Schools may be offering more vocational options and, conversely, further education colleges accepting more school-age pupils, but the courses remain very different beasts, as do the student experiences.
More needs to be done to recognise the divergent experiences offered by the two sectors, according to a report from the Stirling Institute of Education.
Its comparative study of hospitality, mechatronics and life sciences in the college sector, with hospitality, technical studies and biology in secondary schools, finds that, although there are very different cultures in both sectors, they are united by a narrow curriculum focus on assessment and "getting the students through". Nevertheless, in schools, attainment was the key driver; in colleges, it was retention.
In both sectors, teachers, lecturers, students and pupils wanted things to be different. "The teachers would like to have more time to widen the curricula and bring in different types of activities and interaction which they consider to be useful for the teaching and learning of their subject area," the report states.
"The students also expressed a desire to be able to participate in more practical exploratory type exercises and, when the opportunity arose, they were very enthusiastic about the benefits of these types of activities for their learning."
Timetabling was one major difference. Richard Edwards, director of the Stirling Institute, commented: "We found that school teachers were having to rush to try and cover the curriculum within the time available to them. They were not necessarily able to cover what they wanted to do."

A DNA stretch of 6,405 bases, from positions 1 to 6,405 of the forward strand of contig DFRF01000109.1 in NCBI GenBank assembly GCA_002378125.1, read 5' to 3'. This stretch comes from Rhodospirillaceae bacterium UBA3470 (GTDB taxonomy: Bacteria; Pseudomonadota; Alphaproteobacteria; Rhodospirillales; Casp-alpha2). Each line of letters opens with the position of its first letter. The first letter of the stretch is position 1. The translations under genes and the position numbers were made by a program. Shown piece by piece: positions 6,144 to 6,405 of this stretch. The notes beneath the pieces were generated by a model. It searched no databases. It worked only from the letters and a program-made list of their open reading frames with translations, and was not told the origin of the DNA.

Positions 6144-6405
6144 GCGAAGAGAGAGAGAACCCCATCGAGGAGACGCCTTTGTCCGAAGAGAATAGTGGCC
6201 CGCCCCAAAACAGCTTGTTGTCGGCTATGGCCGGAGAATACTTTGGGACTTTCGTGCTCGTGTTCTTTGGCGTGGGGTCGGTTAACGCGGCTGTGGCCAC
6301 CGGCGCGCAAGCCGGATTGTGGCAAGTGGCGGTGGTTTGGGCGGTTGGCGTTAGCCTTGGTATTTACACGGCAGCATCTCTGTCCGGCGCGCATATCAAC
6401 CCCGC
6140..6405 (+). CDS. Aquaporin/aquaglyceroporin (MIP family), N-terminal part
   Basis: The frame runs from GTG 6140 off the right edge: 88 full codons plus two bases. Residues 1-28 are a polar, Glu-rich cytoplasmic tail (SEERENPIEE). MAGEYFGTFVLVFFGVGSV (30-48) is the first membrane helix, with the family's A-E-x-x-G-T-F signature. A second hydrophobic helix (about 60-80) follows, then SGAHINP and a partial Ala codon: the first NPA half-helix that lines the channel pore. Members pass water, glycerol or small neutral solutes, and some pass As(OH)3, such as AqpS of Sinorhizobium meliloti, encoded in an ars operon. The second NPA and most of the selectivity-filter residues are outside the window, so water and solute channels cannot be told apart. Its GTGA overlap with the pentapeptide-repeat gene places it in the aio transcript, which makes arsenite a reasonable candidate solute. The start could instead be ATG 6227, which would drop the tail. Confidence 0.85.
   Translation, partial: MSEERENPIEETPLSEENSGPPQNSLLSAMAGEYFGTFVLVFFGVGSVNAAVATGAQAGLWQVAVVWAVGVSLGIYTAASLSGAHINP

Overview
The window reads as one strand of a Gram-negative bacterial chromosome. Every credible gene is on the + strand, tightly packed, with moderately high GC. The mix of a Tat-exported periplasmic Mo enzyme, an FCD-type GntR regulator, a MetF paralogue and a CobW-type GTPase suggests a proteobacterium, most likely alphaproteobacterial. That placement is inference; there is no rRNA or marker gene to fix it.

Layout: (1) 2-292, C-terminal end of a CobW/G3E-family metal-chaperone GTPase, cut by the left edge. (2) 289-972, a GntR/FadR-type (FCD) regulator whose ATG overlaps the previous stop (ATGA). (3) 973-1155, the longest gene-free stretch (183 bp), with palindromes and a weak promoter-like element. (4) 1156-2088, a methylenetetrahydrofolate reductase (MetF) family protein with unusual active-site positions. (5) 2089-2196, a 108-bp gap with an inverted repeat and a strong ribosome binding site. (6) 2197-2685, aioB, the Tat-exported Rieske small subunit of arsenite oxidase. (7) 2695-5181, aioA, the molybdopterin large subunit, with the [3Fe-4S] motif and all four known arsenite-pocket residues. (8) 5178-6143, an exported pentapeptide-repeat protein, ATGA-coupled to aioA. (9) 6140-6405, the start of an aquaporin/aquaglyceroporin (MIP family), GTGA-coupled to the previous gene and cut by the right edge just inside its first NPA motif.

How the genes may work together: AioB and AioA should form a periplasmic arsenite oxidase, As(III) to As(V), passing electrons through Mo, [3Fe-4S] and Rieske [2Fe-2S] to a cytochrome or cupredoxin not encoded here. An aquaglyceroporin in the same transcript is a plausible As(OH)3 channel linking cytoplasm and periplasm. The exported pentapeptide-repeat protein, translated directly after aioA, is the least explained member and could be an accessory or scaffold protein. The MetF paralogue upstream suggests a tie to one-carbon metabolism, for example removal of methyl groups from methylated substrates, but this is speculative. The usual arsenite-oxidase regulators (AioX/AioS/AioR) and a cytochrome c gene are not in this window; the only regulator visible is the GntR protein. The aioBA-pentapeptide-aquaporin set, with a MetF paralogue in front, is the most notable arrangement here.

The researchers also found a greater-than-expected focus on learning about the subjects than learning to do them, despite their vocational nature.
"Factors impinging on the amount of practical work included time available in class and different teachers' orientations to the subject, assumptions about students and concerns over risk and health and safety legislation," said the report.
"The availability of a range of support staff, and how they engage with the curriculum, can have a large impact on teaching activities and the interactions that occur."
But the physical environment of where teaching took place was an important influence on the curriculum. This, along with timetabling, could have a major impact on how the new curriculum was delivered, Professor Edwards said.
In hospitality, pupils were taught in classrooms based around a set of domestic kitchens, while in colleges the availability of industrial-scale kitchens provided opportunities for a different kind of curriculum.
Cultures of curriculum-making in schools and colleges, by Richard Edwards, Kate Miller and Mark Priestley, Stirling Institute of Education.